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Infect Immun. 2015 Sep;83(9):3381-95. doi: 10.1128/IAI.00411-15. Epub 2015 Jun 8.

A Genome-Wide Screen Reveals that the Vibrio cholerae Phosphoenolpyruvate Phosphotransferase System Modulates Virulence Gene Expression.

Author information

1
State Key Laboratory of Bioreactor Engineering, School of Biotechnology, East China University of Science and Technology, Shanghai, China Department of Microbiology and Immunobiology, Harvard Medical School, Boston, Massachusetts, USA Division of Infectious Diseases, Brigham and Women's Hospital, Boston, Massachusetts, USA oaiwqiyao@ecust.edu.cn mwaldor@research.bwh.harvard.edu.
2
Department of Microbiology and Immunobiology, Harvard Medical School, Boston, Massachusetts, USA Division of Infectious Diseases, Brigham and Women's Hospital, Boston, Massachusetts, USA.
3
Department of Microbiology and Immunobiology, Harvard Medical School, Boston, Massachusetts, USA Division of Infectious Diseases, Brigham and Women's Hospital, Boston, Massachusetts, USA Howard Hughes Medical Institute, Boston, Massachusetts, USA.
4
Department of Microbiology and Immunobiology, Harvard Medical School, Boston, Massachusetts, USA Division of Infectious Diseases, Brigham and Women's Hospital, Boston, Massachusetts, USA Howard Hughes Medical Institute, Boston, Massachusetts, USA oaiwqiyao@ecust.edu.cn mwaldor@research.bwh.harvard.edu.

Abstract

Diverse environmental stimuli and a complex network of regulatory factors are known to modulate expression of Vibrio cholerae's principal virulence factors. However, there is relatively little known about how metabolic factors impinge upon the pathogen's well-characterized cascade of transcription factors that induce expression of cholera toxin and the toxin-coregulated pilus (TCP). Here, we used a transposon insertion site (TIS) sequencing-based strategy to identify new factors required for expression of tcpA, which encodes the major subunit of TCP, the organism's chief intestinal colonization factor. Besides identifying most of the genes known to modulate tcpA expression, the screen yielded ptsI and ptsH, which encode the enzyme I (EI) and Hpr components of the V. cholerae phosphoenolpyruvate phosphotransferase system (PTS). In addition to reduced expression of TcpA, strains lacking EI, Hpr, or the associated EIIA(Glc) protein produced less cholera toxin (CT) and had a diminished capacity to colonize the infant mouse intestine. The PTS modulates virulence gene expression by regulating expression of tcpPH and aphAB, which themselves control expression of toxT, the central activator of virulence gene expression. One mechanism by which PTS promotes virulence gene expression appears to be by modulating the amounts of intracellular cyclic AMP (cAMP). Our findings reveal that the V. cholerae PTS is an additional modulator of the ToxT regulon and demonstrate the potency of loss-of-function TIS sequencing screens for defining regulatory networks.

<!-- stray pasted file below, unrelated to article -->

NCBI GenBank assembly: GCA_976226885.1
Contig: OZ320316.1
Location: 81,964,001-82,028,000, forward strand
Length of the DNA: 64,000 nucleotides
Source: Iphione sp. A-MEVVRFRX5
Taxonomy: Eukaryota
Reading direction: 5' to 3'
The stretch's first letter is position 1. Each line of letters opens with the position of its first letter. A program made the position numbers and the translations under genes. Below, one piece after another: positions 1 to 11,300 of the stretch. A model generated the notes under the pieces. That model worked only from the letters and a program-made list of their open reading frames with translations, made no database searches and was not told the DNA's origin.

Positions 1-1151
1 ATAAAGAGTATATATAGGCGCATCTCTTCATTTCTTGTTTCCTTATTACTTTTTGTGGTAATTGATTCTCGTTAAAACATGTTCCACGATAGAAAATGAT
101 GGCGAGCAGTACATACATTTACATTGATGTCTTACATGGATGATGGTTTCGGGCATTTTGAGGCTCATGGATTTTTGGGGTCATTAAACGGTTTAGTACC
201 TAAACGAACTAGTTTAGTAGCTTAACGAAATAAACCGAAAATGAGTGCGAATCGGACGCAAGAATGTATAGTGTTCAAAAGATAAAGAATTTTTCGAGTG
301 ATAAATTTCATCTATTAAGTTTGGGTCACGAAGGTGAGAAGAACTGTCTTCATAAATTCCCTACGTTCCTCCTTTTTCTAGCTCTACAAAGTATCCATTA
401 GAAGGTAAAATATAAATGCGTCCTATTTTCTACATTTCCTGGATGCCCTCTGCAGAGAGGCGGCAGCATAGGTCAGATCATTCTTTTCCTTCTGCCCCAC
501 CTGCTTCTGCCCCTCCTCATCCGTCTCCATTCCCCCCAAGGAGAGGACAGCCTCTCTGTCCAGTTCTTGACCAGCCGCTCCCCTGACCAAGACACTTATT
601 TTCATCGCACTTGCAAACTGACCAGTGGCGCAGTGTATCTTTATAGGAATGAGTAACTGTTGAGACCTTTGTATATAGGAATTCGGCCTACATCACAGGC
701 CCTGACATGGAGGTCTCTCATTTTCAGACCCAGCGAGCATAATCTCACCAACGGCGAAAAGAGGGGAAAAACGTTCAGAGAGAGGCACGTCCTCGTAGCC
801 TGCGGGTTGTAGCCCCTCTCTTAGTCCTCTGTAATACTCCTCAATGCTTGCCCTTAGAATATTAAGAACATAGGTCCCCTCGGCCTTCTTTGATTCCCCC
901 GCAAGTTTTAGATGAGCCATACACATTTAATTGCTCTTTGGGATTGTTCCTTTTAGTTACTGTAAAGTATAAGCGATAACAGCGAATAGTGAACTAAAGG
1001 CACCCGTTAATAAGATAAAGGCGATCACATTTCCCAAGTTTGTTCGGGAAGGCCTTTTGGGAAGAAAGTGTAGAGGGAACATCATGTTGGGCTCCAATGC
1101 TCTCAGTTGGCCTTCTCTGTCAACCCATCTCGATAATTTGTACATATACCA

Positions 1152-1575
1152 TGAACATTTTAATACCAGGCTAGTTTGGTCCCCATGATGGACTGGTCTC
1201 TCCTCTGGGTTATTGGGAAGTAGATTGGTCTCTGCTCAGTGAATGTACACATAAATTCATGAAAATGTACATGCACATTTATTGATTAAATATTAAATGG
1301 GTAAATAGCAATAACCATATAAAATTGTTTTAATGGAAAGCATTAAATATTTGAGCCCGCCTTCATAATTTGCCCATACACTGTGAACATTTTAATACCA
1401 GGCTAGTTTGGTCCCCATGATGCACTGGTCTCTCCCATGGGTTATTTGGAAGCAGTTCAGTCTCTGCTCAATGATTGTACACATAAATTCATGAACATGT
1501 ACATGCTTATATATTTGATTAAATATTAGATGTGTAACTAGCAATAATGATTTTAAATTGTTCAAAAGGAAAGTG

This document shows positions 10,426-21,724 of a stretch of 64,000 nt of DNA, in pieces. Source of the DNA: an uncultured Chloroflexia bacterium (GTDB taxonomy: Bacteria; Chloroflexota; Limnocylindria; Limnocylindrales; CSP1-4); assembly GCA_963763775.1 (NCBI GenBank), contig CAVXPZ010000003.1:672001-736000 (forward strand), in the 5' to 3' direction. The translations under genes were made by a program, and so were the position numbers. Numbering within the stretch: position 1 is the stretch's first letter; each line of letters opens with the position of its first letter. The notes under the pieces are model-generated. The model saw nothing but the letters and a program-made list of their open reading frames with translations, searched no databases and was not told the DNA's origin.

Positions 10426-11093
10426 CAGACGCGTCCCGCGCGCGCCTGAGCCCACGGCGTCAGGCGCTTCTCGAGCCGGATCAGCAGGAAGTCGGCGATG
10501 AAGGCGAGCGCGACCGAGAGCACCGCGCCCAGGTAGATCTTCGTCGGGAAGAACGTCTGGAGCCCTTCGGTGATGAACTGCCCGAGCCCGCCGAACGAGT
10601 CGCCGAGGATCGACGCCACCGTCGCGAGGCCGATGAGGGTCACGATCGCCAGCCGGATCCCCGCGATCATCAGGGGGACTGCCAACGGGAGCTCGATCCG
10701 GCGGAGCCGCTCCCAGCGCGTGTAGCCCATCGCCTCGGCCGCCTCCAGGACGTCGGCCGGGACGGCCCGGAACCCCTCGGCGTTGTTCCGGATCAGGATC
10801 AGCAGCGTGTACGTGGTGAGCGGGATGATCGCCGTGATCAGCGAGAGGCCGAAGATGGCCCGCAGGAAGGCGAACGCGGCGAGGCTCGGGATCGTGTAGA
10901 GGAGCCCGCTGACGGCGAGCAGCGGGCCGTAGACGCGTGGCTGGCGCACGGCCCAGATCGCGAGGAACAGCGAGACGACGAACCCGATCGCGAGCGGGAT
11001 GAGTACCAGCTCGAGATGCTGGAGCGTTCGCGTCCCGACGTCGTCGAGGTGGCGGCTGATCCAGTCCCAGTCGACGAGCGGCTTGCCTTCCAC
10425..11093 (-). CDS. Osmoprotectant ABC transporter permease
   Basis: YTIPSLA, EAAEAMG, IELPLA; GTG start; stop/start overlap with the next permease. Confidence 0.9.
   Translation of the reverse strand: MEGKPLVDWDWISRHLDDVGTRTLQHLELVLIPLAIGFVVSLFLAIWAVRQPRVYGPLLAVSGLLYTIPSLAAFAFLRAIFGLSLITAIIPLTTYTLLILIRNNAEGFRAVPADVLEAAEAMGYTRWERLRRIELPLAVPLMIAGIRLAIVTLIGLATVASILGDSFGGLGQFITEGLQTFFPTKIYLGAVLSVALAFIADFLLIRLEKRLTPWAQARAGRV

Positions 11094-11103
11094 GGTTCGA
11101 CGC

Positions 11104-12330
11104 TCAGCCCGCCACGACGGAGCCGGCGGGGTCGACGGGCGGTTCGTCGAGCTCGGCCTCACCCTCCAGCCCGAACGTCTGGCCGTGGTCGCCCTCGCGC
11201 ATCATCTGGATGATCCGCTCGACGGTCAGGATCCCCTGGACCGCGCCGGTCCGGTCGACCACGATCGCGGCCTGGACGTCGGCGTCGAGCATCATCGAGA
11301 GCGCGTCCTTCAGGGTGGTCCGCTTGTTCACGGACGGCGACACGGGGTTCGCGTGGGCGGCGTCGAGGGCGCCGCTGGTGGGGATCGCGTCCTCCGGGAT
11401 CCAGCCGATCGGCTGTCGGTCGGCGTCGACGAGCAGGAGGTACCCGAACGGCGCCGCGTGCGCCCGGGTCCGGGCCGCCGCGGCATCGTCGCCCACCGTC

PMID:
26056384
PMCID:
PMC4534656
DOI:
10.1128/IAI.00411-15
[Indexed for MEDLINE]
Free PMC Article

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